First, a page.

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Why you should worry about Phthalates

Why you should worry about Phthalates

In a new book, scientists argue that chemical pollution is having a profound effect on human sexual development, from shrinking penises to shocking declines in female fertility. The claim comes from a new book by Dr Shanna H. Swan, a leading environmental and reproductive epidemiologist at the Icahn School of Medicine at Mount Sinai, titled: Count Down: How Our Modern World Is Threatening Sperm Counts, Altering Male and Female Reproductive Development, and Imperiling the Future of the Human Race.

The main chemical pollutants that the study highlights is phthalates and BPAs, chemicals that are found in plastic and used in hundreds of consumer products including toy, clothing, and food packaging to hair sprays and paints. Phthalates are what’s known as an endocrine-disrupting compound, meaning they can interfere with hormone systems. Increased exposure to these chemicals could have terrible repercussions around the world in regards to fertility and sexual development, potentially even threatening the future of humanity. Studies also link these chemicals to other health disorders in humans and animals, including obesity, thyroid issues, cancer, depression, and irregularities in the gut binome.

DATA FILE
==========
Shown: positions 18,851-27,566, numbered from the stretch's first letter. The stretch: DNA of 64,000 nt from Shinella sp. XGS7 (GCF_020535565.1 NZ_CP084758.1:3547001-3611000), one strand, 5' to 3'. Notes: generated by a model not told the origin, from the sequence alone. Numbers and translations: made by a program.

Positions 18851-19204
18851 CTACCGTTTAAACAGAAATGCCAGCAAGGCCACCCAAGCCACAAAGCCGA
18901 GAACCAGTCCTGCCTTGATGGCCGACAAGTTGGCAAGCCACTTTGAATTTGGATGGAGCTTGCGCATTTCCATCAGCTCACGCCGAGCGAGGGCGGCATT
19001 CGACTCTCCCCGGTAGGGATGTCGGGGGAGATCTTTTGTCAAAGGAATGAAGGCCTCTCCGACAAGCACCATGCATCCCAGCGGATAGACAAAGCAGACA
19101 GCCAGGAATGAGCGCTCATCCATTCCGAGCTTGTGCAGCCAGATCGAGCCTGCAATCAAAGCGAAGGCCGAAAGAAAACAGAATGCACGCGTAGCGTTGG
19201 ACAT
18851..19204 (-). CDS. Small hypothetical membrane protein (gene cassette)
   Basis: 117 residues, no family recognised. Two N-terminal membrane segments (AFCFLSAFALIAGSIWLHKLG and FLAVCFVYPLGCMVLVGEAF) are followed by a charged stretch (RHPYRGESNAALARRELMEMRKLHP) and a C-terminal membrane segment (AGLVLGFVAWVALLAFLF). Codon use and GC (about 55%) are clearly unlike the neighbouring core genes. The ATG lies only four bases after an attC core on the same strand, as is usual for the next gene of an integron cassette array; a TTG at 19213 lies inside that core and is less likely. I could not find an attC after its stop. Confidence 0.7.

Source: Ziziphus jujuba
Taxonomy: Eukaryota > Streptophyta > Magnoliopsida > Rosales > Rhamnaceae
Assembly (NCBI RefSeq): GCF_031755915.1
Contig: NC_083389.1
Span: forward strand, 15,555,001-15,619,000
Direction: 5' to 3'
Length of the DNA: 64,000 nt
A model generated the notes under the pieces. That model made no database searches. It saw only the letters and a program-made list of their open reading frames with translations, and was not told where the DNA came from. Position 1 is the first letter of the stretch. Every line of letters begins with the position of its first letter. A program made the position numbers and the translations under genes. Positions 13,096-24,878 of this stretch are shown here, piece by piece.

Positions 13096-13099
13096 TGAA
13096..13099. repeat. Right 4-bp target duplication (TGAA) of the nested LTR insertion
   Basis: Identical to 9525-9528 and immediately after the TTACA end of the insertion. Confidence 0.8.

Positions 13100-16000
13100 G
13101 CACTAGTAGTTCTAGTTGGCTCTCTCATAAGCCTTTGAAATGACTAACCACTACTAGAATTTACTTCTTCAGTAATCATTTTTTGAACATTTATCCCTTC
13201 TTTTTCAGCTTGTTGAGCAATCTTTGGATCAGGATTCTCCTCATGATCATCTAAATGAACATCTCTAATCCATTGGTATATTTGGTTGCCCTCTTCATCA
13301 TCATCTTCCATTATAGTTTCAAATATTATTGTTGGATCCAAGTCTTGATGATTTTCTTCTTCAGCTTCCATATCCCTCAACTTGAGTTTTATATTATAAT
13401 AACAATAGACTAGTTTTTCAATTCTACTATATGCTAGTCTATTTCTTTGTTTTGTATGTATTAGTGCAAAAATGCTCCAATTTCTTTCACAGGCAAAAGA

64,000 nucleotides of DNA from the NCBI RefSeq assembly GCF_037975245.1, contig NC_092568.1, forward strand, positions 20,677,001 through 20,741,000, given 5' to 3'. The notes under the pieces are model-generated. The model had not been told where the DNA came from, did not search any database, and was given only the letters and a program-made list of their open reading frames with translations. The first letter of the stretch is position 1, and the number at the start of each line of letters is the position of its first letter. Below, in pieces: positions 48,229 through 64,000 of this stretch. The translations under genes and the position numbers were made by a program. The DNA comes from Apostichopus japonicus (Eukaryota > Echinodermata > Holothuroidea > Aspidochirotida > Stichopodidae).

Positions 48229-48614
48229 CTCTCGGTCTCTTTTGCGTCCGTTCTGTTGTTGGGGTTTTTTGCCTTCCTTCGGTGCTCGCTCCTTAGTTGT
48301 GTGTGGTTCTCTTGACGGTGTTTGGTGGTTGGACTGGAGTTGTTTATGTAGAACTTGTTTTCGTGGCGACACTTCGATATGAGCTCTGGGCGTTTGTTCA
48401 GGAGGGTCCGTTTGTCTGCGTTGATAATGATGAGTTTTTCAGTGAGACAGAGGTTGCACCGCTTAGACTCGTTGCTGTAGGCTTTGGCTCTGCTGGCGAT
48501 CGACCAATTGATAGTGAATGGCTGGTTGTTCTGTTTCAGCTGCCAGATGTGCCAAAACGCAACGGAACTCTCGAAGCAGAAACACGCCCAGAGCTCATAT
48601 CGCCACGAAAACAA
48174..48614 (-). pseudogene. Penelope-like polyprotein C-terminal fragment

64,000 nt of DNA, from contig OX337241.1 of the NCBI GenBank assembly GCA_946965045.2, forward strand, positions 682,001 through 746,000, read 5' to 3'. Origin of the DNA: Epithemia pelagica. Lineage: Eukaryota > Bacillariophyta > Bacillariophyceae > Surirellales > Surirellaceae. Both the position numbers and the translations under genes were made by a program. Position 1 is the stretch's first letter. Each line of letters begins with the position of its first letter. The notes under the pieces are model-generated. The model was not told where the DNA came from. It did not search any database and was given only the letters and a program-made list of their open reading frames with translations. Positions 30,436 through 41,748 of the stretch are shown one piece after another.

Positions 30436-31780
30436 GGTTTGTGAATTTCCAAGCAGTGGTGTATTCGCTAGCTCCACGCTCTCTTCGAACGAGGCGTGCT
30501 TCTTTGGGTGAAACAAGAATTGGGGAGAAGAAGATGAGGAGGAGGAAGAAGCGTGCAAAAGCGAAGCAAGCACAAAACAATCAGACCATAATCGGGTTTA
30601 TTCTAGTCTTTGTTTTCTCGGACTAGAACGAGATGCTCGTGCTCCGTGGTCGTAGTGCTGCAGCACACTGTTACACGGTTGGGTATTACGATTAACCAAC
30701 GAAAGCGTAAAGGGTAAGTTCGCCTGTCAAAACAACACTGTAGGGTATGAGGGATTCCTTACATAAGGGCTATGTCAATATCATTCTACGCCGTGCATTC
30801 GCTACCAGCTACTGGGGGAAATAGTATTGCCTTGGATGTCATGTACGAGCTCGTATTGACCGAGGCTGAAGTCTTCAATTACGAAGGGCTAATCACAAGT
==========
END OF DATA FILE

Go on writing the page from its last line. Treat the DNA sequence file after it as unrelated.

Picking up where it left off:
Many researchers are worried that these chemicals leach and get into our bodies though food and physical contact. In fact, a recent survey by the CDC estimates that over 90% of Americans have detectable levels of BPA in their urine. Luckly, there are ways to avoid them. 

BTA or Bisphenol A is the more well known of the two chemicals mentioned. It shows up in water bottles, cans, cartons, tupperware, and even in our public water. 

The BPA molecules that make up plastic are bound together by what's called an ester bond, which is extremely sensitive to heat. So when warm and hot food that is placed in plastic causes a break in bonds and thus releases chemicals into your food. 

Even scarier, mathematical modeling using the physicochemical properties of BPA suggest that it will be readily absorbed by intact human skin. In fact, a wide range of absorption factors have been calculated in different experimental systems and demonstrate that just touching materials made with BPA results in chemical induction into the bloodstream. 

There has been a major trend within the clothing industry to create clothing out of recycled plastic bottles. While this is incredible from a sustainability standpoint upon first glance, having this on your body throughout the day is very concerning. 

In 2012, the environmental watchdog Greenpeace sampled more than 140 clothing items and detected phthalates in 31 garments. Today, over 60% of our clothing is now made from polyester and recycled plastic and we can only assume that the percentage of phthalates and BPAs in our clothing has significantly increased. 

The only way to really avoid these chemicals is to stay away from plastic derived materials as much as possible. The problem is that they are everywhere, but companies are starting to become more aware and offer natural and safe alternatives.